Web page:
You also have the option to borrow up to 50% of your account’s value or $50,000, whichever amount is less.

The Cons of a Solo 401(k)

A solo 401(k) can get complicated to set up and maintain, particularly if you intend on opening a customized plan. Depending on the company you go with, fees can cost you at least a few hundred dollars to set up an account, not including fees to maintain the plan annually.

Even if you open a prototype plan, it can cost you. Yes, it’s free to set up, but they put many requirements on you as the owner. These requirements include filing tax return documents once a year if your plan has more than $250,000 in assets and keeping up to date with all records and transactions.

Alternatives to a Solo 401(k) Plan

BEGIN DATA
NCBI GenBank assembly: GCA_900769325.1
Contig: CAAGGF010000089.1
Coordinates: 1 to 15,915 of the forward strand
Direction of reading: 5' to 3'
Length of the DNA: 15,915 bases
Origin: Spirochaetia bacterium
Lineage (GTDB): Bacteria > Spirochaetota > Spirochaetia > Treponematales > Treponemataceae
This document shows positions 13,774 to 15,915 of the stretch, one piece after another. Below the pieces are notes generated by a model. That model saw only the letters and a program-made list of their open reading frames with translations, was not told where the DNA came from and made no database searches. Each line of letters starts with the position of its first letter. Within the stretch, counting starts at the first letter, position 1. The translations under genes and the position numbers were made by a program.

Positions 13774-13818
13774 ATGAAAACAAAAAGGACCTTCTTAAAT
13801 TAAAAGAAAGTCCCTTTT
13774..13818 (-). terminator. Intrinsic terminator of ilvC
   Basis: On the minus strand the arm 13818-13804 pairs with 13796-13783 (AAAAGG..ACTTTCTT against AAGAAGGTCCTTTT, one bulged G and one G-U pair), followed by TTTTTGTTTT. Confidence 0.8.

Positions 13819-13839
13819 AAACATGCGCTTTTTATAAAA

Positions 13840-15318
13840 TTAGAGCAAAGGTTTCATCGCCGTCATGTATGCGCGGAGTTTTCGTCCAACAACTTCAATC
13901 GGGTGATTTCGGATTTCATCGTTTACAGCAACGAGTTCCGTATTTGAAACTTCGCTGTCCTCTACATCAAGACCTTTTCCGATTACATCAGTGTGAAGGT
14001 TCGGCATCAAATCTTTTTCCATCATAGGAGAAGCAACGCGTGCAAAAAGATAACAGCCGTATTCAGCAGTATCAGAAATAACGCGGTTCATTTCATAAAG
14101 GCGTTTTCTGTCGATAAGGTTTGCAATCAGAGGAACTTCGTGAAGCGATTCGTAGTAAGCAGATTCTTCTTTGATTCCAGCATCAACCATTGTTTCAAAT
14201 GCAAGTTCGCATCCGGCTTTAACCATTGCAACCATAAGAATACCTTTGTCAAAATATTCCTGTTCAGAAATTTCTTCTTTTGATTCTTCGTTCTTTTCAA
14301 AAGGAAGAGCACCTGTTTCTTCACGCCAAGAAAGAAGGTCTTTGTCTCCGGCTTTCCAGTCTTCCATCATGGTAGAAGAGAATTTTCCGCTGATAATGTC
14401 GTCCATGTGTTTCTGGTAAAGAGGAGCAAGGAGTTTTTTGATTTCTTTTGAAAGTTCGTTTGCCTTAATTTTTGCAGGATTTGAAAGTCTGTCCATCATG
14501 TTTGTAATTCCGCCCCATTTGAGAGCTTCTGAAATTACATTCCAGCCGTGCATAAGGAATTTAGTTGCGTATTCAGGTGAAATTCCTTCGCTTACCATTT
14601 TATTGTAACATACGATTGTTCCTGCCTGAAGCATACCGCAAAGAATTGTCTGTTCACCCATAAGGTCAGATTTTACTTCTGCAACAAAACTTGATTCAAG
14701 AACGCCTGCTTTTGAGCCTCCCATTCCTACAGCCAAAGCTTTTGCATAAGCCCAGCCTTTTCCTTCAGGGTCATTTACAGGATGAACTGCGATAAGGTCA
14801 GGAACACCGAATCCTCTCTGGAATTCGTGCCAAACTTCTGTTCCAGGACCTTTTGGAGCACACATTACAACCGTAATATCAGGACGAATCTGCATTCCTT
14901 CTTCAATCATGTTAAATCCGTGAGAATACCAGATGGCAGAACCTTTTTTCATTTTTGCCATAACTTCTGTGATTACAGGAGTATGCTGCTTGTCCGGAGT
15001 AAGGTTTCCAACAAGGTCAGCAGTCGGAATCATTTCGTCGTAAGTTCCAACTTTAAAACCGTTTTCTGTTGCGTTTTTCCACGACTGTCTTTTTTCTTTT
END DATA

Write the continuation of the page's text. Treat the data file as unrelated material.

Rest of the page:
There are two alternatives to a solo 401(k) plan — a SIMPLE IRA and a SEP IRA. The main difference between each is the maximum amount you can contribute to each year.

SIMPLE IRA – A Simple IRA plan is for those who as an employee (including those who are self-employed) have earned a minimum of $5,000 any two years before the current calendar year and expect to receive at least $5,000 for the current calendar year. You can contribute up to $12,500, plus an employer match of 3% of employee compensation. Those 50 or older can also contribute up to an extra $3,000. You can find more information about the simple IRA on the IRS website.

SEP IRA – A Simplified Employee Pension (SEP) plan only allows employers to contribute to the plan, unlike a solo 401(k). Employers can contribute a maximum of $53,000 or 20% of their net self-employment earnings, whichever amount is less.

Even with all its benefits, there may be a few reasons why someone is better off not opening a solo 401(k). “If you’re concerned about doing additional paperwork, a SEP IRA might also be a better choice,” advises Robert Farrington, founder of the College Investor. “If you’re working a side hustle and have a regular 401(k) at your day job, the alternatives might be easier.”